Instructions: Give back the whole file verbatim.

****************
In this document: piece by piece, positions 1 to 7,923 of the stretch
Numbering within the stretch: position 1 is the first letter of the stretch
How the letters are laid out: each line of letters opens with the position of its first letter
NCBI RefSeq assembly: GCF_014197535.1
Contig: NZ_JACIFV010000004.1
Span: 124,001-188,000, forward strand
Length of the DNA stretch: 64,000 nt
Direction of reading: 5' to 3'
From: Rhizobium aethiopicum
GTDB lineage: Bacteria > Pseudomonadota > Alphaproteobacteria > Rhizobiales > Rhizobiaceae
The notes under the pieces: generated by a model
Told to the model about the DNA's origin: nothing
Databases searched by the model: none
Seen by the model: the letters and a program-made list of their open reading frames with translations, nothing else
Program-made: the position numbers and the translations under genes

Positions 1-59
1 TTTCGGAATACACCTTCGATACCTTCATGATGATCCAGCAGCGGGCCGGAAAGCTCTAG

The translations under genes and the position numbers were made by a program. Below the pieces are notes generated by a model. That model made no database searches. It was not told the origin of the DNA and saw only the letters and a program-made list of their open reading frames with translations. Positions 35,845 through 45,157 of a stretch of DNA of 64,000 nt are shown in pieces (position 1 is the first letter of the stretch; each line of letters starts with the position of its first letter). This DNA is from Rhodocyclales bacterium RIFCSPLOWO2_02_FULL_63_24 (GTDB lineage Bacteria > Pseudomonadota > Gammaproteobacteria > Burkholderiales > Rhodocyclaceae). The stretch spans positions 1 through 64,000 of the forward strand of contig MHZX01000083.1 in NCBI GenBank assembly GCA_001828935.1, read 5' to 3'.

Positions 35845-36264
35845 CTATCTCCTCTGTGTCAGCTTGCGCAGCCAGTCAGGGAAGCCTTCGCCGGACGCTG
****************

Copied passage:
In this document: piece by piece, positions 1 to 7,923 of the stretch
Numbering within the stretch: position 1 is the first letter of the stretch
How the letters are laid out: each line of letters opens with the position of its first letter
NCBI RefSeq assembly: GCF_014197535.1
Contig: NZ_JACIFV010000004.1
Span: 124,001-188,000, forward strand
Length of the DNA stretch: 64,000 nt
Direction of reading: 5' to 3'
From: Rhizobium aethiopicum
GTDB lineage: Bacteria > Pseudomonadota > Alphaproteobacteria > Rhizobiales > Rhizobiaceae
The notes under the pieces: generated by a model
Told to the model about the DNA's origin: nothing
Databases searched by the model: none
Seen by the model: the letters and a program-made list of their open reading frames with translations, nothing else
Program-made: the position numbers and the translations under genes

Positions 1-59
1 TTTCGGAATACACCTTCGATACCTTCATGATGATCCAGCAGCGGGCCGGAAAGCTCTAG

The translations under genes and the position numbers were made by a program. Below the pieces are notes generated by a model. That model made no database searches. It was not told the origin of the DNA and saw only the letters and a program-made list of their open reading frames with translations. Positions 35,845 through 45,157 of a stretch of DNA of 64,000 nt are shown in pieces (position 1 is the first letter of the stretch; each line of letters starts with the position of its first letter). This DNA is from Rhodocyclales bacterium RIFCSPLOWO2_02_FULL_63_24 (GTDB lineage Bacteria > Pseudomonadota > Gammaproteobacteria > Burkholderiales > Rhodocyclaceae). The stretch spans positions 1 through 64,000 of the forward strand of contig MHZX01000083.1 in NCBI GenBank assembly GCA_001828935.1, read 5' to 3'.

Positions 35845-36264
35845 CTATCTCCTCTGTGTCAGCTTGCGCAGCCAGTCAGGGAAGCCTTCGCCGGACGCTG